So, for those of you who are avid readers of my blog (I love you guys!), you will know that I was recently the victim of an assault, during which my nose was broken. Well, yesterday, I went into hospital to have it repaired. Surgically.
This may seem relatively trivial to some. I mean, so what, it's a little surgery. It's not exactly a heart/head transplant. Well actually, it was! Behold, the new me:
On a more serious note, even the most simple surgery which requires me going under complete anaesthesia is potentially life-threatening for me. I have a fantastic little disease called malignant hyperthermia (MH). Just reading that first paragraph on wikipedia makes it sound very fatal. It's genetic and basically means that if I am not given the correct anaesthetics, my body starts to burn off all its possible energy and I end up cooking myself to death. Charming, isn't it?
Apart from being able to instill terror in the hearts of anaesthesiologists everywhere, there's no real perks to having the disorder. The only way that this disorder can be diagnosed is by having a biopsy done on a leg muscle in which the remove a massive chunk of your leg, put it into a special solution of chemicals and watch it twitch and fizzle. They then confirm that you have it. I had the biopsy done when I was 5. I only learned yesterday that in order to avoid giving me anaesthetic, the doctors just doped my little 5 year old body with tons of Valium and then hacked away at my leg. Am I the only one who finds that irresponsible...?
This time round, no Valium was required. But it would have been appreciated. Instead, I was given the safe stuff (I don't actually know what they gave me) and I was the first to be operated on, so as to ensure that the machines were all clean and devoid of normal anaesthetic. The operation (I keep thinking it's spelled with two 'p's...) entailed repositioning my septum (the cartilage that separates your nostrils from one another) and removing part of my turbinates (wafer-like bones in your sinuses that are necessary for heating and cooling air as it enters and leaves the body respectively), which had been damaged when their quiet existence was rudely altered by a firearm. Behold, my x-ray!
Sorry, my scanner can't really cope with the contrast very well, so I had to draw the bits in...Anyway, I awoke in the ICU after the op was over with a mass of memories that I'm still not sure didn't happen. Someone explained to me that apparently with MH, the attacks can take place up to 24 hrs after the surgery is over, so there is still a danger, even if you've made it through already.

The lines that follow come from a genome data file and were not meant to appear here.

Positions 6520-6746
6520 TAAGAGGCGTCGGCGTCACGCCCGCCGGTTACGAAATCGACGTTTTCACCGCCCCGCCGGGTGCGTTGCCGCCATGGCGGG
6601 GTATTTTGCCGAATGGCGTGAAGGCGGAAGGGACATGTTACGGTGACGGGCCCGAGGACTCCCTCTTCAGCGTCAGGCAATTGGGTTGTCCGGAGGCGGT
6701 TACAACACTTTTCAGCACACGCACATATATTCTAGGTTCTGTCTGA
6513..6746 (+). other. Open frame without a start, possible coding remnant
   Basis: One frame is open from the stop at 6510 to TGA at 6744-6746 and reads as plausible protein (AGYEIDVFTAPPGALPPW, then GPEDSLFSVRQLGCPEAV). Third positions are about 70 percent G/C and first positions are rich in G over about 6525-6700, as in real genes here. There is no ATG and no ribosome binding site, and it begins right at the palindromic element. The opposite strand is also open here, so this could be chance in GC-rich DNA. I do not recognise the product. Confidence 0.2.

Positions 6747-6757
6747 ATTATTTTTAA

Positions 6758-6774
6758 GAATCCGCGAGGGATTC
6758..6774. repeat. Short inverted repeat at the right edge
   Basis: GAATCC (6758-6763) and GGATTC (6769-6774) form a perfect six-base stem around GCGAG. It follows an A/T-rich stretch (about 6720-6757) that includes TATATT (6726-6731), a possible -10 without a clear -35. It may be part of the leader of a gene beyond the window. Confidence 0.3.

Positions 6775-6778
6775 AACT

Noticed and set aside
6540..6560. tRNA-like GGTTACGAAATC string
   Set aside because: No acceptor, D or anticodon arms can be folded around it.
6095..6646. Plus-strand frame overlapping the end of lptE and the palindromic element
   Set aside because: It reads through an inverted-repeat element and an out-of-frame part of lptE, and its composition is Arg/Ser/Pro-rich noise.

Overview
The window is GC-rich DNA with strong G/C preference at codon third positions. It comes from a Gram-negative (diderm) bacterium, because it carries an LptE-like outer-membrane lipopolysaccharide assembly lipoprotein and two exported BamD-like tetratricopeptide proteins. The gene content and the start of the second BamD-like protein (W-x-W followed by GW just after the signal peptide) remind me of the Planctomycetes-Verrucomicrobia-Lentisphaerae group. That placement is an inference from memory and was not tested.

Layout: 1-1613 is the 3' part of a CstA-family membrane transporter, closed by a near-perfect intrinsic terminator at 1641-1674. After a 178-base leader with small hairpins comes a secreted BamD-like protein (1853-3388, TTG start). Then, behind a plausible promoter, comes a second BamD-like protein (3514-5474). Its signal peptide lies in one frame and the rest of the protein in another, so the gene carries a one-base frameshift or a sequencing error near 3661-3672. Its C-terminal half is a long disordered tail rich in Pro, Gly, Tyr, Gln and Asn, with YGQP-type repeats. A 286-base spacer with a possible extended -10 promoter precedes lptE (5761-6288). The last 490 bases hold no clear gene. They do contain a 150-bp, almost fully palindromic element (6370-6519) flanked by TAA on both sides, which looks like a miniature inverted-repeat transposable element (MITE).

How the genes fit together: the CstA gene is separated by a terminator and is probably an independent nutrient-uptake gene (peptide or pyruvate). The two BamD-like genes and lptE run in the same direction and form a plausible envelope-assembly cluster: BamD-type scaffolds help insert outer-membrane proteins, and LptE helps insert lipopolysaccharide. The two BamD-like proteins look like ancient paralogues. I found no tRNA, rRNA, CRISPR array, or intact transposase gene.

But I survived! I then spent the next day drifting in and out of consciousness in the ICU, being attended to by a fantastic male nurse called Presley. After reading his name take I made a mental note not to say 'Hey! Like, Elvis Presley!' as I was sure that he'd probably been hating his parents all his life for giving him that name. Instead, I thought 'Hey! Like Elvis the penguin!'.
Throughout the day the nurses checked my vitals, took my temperature using an ear-gun-thingy (usually, just as I was drifting off to sleep) and occasionally checking my blood sugar just for fun (I'm not kidding. This morning I woke up and the nurse literally said, with great enthusiasm I might add, 'Shall we check your blood sugar? It's not necessary, you're fine, but let's just do it anyway, shall we?'). Every now and then Presley would swing past to make sexist comments like 'These woman...you work so hard and they go and spend all your money...' while looking at me knowingly. I tried to make like I was woozy from all the drugs.
At various times I was also accosted (but in a nice way) by the catering lady, who came around with a menu to ask me what I would like to eat for my next meal. For the record, the Greek salad has no feta and came with a grand total of three olives. But otherwise, hospital food wasn't bad!
I was also visited by my parents, my cousin and my pal Dave! Duncan (cousin) was most unimpressed that nobody had brought me chocolates for him to help himself to. So I sent my mother to buy some, which she did, and he helped himself to. The nurse ended up taking it in the end. I wasn't really in the mood for chocolate anyway.
Eventually, I was permitted to return home. My dad picked me up with some clothes (the underwear they give you in the hospital is amazing! It's so stretchy! But very uncomfortable...) and I was whisked off home after a few goodbyes. Now, I sit at home, wrapped in a blanket, tissues stuffed up my nose and happy to have had a bath. I'll keep you posted on my condition...
Don't read further if you do not want to be scarred.
You were warned! For the record, when you are in ICU, no matter how coherent your speech and how much effort you put into proving that you are quite capable of moving around by yourself without dying, they will NOT let you go to the toilet. Instead they will bring you a little jug-thing into which you must now relieve yourself. Being a male, I'm sure this was easier for me than, say, for a girl. However, peeing at such a funny angle, into a vessel that is filling rapidly and could overflow into your bed at any time is scary! It's even worse when they give you one that doesn't have a lid! It's so much more risky! You could spill at any time!